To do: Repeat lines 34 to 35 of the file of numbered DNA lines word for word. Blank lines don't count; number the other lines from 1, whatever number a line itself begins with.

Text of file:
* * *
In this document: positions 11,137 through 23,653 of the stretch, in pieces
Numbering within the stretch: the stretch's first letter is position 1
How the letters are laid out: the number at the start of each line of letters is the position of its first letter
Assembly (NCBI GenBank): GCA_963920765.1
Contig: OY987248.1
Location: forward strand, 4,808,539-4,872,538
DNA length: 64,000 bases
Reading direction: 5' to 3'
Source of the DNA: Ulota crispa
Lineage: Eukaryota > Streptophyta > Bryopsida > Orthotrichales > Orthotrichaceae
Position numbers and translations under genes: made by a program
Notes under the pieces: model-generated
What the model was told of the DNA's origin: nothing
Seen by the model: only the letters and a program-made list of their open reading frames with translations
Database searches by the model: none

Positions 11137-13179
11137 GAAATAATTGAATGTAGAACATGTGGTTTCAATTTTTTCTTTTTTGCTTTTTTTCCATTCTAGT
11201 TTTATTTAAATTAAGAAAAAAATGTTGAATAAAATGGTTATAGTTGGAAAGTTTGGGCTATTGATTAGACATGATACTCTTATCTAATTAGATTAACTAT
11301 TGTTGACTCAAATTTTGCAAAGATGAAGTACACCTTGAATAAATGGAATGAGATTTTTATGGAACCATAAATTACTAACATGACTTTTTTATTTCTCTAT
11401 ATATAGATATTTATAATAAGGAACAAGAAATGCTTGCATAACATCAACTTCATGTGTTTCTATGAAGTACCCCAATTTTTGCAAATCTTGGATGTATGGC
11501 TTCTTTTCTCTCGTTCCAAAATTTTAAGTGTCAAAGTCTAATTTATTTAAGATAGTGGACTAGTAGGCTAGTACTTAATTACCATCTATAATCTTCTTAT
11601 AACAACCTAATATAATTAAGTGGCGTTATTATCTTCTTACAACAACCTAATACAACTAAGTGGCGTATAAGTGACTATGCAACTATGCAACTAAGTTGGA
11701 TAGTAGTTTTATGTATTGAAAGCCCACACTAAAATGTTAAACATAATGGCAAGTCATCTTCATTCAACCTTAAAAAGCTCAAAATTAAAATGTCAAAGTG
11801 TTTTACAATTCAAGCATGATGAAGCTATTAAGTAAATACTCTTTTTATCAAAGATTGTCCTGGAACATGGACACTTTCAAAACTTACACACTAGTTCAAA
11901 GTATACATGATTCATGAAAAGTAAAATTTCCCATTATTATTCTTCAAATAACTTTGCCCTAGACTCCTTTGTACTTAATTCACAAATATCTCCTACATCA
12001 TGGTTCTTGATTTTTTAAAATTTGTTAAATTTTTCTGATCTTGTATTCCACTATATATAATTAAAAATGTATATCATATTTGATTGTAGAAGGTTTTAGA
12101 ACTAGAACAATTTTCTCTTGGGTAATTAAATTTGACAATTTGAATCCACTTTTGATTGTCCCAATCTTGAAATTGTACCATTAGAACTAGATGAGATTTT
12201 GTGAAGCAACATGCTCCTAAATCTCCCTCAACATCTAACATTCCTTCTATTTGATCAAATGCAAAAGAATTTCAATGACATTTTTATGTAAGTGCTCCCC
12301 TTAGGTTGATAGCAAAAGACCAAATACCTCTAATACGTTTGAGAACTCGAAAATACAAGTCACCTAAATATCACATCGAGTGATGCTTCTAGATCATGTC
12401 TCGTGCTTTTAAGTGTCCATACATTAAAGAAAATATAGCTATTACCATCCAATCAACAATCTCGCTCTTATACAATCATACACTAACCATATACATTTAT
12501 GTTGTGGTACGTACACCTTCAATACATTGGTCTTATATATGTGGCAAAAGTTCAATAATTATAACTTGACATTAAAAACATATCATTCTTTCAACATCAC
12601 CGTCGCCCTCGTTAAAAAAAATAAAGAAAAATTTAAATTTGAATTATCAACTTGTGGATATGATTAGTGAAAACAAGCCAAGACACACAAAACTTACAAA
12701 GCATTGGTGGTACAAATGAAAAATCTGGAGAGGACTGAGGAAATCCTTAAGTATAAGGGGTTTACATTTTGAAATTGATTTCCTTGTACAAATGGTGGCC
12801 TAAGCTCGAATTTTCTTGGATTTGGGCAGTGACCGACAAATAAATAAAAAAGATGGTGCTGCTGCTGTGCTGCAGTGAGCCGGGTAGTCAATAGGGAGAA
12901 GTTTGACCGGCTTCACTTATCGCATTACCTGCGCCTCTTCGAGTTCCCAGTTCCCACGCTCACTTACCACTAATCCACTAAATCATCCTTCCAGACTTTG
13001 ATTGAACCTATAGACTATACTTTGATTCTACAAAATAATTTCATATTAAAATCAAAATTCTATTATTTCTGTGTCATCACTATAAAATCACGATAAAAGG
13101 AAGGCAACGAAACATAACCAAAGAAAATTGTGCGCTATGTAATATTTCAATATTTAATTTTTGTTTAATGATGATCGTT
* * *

12801 TAAGCTCGAATTTTCTTGGATTTGGGCAGTGACCGACAAATAAATAAAAAAGATGGTGCTGCTGCTGTGCTGCAGTGAGCCGGGTAGTCAATAGGGAGAA
12901 GTTTGACCGGCTTCACTTATCGCATTACCTGCGCCTCTTCGAGTTCCCAGTTCCCACGCTCACTTACCACTAATCCACTAAATCATCCTTCCAGACTTTG